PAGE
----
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Established in 2006 as a Community of Reality

Welcome to the Neno's Place!

Neno's Place Established in 2006 as a Community of Reality


Neno

I can be reached by phone or text 8am-7pm cst 972-768-9772 or, once joining the board I can be reached by a (PM) Private Message.

Established in 2006 as a Community of Reality

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Established in 2006 as a Community of Reality

Many Topics Including The Oldest Dinar Community. Copyright © 2006-2020


    'Forced Exile,' Say Puerto Ricans Leaving Island Amid Financial Crisis

    Lobo
    Lobo
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    'Forced Exile,' Say Puerto Ricans Leaving Island Amid Financial Crisis  Empty 'Forced Exile,' Say Puerto Ricans Leaving Island Amid Financial Crisis

    Post by Lobo Wed 04 May 2016, 2:58 pm

    'Forced Exile,' Say Puerto Ricans Leaving Island Amid Financial Crisis
    by Leonor Ayala Polley


    Victor Rodríguez never thought it would come to this; next month he, his wife and their five children are moving to Connecticut leaving their beloved island -Puerto Rico - in the rearview mirror.
    He and his wife, Dr. Yolanda Pagán, a renowned rheumatologist, live an otherwise happy existence in a luxurious home in a tony suburb of San Juan. But together they decided life on the island had become unsustainable.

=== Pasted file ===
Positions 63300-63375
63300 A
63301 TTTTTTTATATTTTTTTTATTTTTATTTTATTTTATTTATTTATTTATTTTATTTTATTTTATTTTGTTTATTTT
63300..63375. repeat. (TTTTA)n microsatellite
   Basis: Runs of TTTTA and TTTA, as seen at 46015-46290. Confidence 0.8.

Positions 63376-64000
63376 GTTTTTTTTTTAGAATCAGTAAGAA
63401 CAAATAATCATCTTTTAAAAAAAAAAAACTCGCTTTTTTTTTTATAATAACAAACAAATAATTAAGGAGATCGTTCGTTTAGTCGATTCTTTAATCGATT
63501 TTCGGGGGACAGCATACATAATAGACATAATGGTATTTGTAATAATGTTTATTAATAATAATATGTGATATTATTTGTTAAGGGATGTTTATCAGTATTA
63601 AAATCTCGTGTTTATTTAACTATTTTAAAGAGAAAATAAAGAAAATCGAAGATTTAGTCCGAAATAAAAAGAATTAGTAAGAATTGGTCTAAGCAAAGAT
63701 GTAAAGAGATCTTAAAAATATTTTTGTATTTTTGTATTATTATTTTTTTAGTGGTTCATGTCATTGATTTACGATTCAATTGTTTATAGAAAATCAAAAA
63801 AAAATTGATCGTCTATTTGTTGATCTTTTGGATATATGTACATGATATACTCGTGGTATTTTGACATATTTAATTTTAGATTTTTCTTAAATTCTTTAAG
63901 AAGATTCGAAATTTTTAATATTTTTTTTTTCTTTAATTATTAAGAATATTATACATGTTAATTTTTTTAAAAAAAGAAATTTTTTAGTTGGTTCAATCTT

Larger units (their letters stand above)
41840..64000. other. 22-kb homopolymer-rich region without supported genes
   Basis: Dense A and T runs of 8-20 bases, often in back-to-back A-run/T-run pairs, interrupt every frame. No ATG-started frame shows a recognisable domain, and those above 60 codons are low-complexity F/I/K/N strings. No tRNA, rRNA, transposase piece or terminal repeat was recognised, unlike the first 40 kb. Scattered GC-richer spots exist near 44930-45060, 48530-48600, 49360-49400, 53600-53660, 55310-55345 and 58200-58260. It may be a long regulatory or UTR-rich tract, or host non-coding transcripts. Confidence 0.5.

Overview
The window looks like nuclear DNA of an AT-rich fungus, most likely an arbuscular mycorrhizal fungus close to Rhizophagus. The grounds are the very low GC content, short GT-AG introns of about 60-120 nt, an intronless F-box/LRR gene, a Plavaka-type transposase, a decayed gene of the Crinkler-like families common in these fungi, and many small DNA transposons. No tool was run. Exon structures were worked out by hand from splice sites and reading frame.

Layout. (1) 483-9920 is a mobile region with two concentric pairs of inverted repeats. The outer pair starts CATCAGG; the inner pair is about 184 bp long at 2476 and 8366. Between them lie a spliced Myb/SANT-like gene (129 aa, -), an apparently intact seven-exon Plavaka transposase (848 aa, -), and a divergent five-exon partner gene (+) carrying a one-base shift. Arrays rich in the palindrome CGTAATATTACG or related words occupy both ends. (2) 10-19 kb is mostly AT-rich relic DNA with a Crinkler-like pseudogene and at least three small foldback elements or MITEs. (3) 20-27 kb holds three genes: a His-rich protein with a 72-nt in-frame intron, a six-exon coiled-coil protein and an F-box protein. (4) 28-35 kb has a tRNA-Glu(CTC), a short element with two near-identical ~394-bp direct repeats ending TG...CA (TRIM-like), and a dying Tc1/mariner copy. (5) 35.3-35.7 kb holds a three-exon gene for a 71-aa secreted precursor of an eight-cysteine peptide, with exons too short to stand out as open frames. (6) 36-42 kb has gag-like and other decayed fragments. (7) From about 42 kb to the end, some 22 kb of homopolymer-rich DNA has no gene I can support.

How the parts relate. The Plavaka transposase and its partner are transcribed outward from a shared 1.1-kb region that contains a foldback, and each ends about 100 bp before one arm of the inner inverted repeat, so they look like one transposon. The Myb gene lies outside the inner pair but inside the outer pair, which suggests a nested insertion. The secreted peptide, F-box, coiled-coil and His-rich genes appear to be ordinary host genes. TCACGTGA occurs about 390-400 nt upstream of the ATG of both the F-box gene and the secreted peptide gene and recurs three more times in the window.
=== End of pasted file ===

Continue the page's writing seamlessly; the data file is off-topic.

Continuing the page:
"We are all so sad. We are proud to be Puerto Rican," said Rodríguez, a corporate attorney, via telephone. "We don't have much choice at this point but we tried to hang on as long as we could."
    Rodríguez and his family are set to become part of the largest migration of Puerto Ricans to the mainland United States since the end of World War II. The Pew Research Center puts population losses on the island at nine percent over the last decade.
    But is the wave of professionals leaving the island that is cause for great concern, says Héctor Cordero Guzmán of Baruch College in New York.
    "The island has made an investment in the form of their education but won't reap the rewards of that," he said. "These migrants will spend their most productive years off the island and they take their economic activity with them."
    Cordero Guzmán went on to explain that the greatest loss will be in the form of innovators and professionals who could eventually help pull the island out of economic distress by starting businesses and contributing to long-term economic growth.
    A report on migration patterns released by the Puerto Rican commonwealth shows that over the last four years about 12,000 people in the professional class - doctors, lawyers, educators, health care workers - have left the island.
    The thought of adding to that number of professionals who have already left unsettles Rodríguez. But he said it came after careful deliberation. "We needed to do what was best for our family as a whole. We don't want to leave."
    http://creditrating.einnews.com/article/324542270/F7pFg7vku2qIXrZb

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